6. "Many organizations have favorable positions (e.g., unimpeded research) on medical
    marijuana. These groups include: The Institute of Medicine, The American Cancer
    Society; American Medical Association; Australian Commonwealth Department of
    Human Services and Health; California Medical Association; Federation of
    American Scientists; Florida Medical Association; and the National Academy of
    Sciences. "

    i'd love to see that list expanded on. and also to see the other list. :D the one with all the research agencies that are funded by breweries, tobacco companies, ties to pharmacueticals, petrochemical etc etc etc.

    i was suprised to see AMA there. maybe i'm not quite "getting" what "unimpeded research" and "favorable positions" means, but i've seen mixed reports from AMA. that could be a sign that they are impartial and without extra agendas, or, it could mean they sometimes fall prey to outside influence. hefty scientific grants can be quite appealing to those in scientific admin... and they have to draw in the cash from somewhere.




    am i the only one who's stonedless enough to realise that 5 is there twice!? :D hehe



    great post higha, i'm always on the lookout for articles that manage to crap in alot in a short space. cos the cannabis issue is big, and those who dont appreciate the need for drug law reform tend to switch off quite early before even teh tip of the iceberg is painted in a picture for them. short and to the point ... thats what we need. concise accurate and dare i say "punchy". ... but not too punchy. too many chants like free the weed and quit trying out patients and zero tollerance=zero inteligence dont really do much for the cause. ya only appreciate them once you're converted. so, like i was saying, punchy but not to punchy, waffleless and short 'n' to the point. no waffle. keep people interested by only spouting what matters, and, i just want to know, is anyone still reading this? zzzzzzzzzzzzzzzzzzzzzzzzzzzzzzzz.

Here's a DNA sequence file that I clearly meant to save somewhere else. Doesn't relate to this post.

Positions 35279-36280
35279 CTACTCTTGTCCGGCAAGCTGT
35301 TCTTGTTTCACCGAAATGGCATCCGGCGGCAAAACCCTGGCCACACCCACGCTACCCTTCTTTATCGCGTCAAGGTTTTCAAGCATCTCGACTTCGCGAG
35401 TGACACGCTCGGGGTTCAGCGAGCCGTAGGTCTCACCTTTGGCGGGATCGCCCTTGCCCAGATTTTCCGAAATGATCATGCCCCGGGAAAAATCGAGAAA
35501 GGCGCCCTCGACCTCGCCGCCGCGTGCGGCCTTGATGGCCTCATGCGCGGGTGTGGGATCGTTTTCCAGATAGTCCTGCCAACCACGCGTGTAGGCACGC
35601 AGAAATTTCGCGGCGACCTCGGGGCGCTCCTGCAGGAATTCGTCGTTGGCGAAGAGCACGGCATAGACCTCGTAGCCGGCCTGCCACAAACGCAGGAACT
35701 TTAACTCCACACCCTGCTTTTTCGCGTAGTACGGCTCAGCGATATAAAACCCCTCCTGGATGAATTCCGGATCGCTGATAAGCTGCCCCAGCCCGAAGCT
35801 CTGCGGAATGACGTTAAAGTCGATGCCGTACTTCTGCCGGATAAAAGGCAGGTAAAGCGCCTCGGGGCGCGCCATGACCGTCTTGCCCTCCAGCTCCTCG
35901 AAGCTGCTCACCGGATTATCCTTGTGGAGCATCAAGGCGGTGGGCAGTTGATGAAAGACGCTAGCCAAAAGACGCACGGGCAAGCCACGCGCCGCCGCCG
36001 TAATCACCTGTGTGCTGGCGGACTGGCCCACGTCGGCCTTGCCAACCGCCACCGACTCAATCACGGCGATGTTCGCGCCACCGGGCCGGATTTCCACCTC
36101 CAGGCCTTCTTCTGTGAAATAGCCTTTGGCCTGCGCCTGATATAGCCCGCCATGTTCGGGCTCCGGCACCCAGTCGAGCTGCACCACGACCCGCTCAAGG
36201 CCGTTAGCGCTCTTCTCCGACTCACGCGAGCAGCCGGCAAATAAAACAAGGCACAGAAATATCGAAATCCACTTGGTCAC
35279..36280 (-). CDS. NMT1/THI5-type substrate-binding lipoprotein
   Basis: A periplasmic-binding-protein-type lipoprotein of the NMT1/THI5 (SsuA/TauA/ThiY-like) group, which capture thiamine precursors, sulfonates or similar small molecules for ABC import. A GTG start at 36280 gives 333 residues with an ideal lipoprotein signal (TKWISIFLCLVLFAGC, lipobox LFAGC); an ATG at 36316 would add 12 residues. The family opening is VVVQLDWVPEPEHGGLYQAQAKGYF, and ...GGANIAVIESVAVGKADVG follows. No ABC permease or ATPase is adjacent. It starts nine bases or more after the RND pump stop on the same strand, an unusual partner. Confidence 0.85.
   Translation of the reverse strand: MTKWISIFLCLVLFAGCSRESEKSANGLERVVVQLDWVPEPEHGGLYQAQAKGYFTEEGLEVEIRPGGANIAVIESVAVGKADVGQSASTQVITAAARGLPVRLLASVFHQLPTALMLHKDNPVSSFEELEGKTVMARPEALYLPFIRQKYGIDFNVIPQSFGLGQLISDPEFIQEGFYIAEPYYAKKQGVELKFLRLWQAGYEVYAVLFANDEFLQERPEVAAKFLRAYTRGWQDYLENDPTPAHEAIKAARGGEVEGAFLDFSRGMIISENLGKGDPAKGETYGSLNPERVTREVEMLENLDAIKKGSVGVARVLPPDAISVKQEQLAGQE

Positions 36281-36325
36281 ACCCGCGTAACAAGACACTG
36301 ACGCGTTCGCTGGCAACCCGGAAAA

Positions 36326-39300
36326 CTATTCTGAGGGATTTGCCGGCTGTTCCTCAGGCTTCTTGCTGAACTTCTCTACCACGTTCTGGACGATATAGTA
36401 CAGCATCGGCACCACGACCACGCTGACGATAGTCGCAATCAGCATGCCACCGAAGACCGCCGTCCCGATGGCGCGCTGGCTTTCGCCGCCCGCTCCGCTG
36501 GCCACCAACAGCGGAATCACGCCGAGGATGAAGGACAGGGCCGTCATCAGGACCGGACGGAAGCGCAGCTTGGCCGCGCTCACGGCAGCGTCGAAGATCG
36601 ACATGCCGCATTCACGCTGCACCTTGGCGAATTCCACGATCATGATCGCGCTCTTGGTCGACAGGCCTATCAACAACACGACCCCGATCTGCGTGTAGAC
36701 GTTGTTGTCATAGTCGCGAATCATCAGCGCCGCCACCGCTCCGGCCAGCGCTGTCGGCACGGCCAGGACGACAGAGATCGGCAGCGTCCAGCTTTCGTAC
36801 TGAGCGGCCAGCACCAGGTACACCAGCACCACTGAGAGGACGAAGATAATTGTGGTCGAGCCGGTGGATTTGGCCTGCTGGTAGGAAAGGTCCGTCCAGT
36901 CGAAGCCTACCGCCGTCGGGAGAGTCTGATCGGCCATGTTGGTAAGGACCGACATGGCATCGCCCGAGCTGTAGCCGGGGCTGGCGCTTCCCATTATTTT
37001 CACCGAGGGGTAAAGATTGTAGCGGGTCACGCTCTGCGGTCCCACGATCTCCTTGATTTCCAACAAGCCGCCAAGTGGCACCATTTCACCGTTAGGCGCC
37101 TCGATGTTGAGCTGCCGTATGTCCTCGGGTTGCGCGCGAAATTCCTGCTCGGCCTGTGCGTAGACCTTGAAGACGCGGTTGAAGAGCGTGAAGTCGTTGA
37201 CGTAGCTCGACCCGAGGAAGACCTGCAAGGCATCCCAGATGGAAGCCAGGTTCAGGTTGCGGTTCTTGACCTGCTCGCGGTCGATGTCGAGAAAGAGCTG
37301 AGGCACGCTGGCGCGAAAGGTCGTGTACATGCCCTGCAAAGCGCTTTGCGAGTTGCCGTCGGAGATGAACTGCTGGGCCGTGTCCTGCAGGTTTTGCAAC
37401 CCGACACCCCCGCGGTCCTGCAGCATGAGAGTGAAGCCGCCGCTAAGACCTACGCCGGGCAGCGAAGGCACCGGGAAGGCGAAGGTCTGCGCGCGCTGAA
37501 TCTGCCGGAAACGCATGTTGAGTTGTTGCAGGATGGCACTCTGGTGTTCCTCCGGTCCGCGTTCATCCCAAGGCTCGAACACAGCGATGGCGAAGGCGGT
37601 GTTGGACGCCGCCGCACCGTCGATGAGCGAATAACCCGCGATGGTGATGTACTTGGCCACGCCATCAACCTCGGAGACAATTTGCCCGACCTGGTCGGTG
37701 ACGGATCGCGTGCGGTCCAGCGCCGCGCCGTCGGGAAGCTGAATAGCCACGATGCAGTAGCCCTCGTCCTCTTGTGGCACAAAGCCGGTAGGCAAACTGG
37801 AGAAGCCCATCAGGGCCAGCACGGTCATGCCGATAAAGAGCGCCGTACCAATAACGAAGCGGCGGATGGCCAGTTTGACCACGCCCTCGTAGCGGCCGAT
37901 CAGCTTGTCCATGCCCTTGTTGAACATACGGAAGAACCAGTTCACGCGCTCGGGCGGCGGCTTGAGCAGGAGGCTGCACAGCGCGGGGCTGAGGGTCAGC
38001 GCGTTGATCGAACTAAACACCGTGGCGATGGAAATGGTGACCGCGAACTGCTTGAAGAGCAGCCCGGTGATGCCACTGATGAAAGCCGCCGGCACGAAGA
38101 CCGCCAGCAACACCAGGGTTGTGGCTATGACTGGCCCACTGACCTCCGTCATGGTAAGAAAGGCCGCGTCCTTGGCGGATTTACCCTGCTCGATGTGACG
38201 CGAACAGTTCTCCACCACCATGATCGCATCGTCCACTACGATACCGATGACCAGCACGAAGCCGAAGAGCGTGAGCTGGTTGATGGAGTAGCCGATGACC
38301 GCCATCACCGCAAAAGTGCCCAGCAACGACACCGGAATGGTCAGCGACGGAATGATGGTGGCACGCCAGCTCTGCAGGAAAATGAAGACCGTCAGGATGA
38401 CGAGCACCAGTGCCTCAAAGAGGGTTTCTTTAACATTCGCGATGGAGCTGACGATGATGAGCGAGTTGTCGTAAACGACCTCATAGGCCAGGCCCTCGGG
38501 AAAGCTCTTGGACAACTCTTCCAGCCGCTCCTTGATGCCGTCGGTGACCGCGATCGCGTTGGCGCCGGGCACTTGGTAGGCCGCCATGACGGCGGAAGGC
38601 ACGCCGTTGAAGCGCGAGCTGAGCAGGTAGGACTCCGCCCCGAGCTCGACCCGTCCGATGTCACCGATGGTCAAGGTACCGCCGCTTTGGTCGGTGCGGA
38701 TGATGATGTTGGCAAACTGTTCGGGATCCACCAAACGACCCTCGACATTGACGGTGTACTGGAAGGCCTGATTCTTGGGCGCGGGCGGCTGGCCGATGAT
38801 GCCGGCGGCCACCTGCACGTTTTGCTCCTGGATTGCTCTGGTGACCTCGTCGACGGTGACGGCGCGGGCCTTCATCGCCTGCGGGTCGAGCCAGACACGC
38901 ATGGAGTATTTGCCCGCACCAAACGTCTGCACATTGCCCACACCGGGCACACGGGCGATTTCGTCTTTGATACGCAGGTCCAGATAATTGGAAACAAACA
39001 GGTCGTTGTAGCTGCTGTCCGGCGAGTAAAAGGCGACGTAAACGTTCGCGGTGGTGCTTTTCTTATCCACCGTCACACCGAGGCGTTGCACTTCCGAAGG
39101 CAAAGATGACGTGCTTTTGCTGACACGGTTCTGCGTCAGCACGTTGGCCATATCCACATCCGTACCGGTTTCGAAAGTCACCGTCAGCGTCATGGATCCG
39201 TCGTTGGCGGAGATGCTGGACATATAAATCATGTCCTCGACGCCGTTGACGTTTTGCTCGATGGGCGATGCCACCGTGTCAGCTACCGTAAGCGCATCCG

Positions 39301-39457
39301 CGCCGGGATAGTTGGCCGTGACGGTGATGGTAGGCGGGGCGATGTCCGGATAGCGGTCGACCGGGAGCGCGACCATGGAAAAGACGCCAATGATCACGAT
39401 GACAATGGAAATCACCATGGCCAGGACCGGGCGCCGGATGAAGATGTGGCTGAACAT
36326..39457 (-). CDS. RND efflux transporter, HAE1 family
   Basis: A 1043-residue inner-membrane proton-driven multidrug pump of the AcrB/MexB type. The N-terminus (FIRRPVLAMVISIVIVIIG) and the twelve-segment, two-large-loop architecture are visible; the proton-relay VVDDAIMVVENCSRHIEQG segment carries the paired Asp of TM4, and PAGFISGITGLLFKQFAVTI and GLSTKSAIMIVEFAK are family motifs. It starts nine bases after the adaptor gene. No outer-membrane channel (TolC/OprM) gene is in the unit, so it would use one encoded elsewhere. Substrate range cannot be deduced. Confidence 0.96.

:D teehee.
     
  7. Hello Highawatha,

    I agree with most of what you posted. But if you dont mind, I have some nitpicks also.



    There are over 60 cannabinoids in cannabis, but only a few of them, cannabidiol and delta9, and delta8 THC, have definite therapeutic efficacy. There have also been some claims for therapeutic effects of cannabis terpenoids.



    It simply is not true that 30-60 million person years are lost because of failure to use cannabis over currently available bronchodilators. The only advantage cannabis seems to have over existing medications is a longer duration of action.


    Yep, this is true. Tashkin et al (1975) for instance found that cannabis cigarettes (2% THC) immediately reversed both methacholine and exercise-induced bronchospasm and bronchoconstriction, and Tashkin et al (1977) found that aerosolized THC 5-20mg immediately increased airway conductance, reaching a peak of +33-41% at 1-2 hours, with the bronchodilation effect persisting 3-4 hours. The effect was found to be bronchodilator effect of aerosolized THC was less than that of isoproterenol after 5 minutes, but greater than that of isoproterenol after 1 to 3 hours. Unfortunately, these effects were inconsistent between subjects, and two asthmatic subjects experienced bronchoconstriction following THC aerosol treatment, which is one of the reasons Tashkin concluded that THC is probably not suitable for asthma therapy in most people.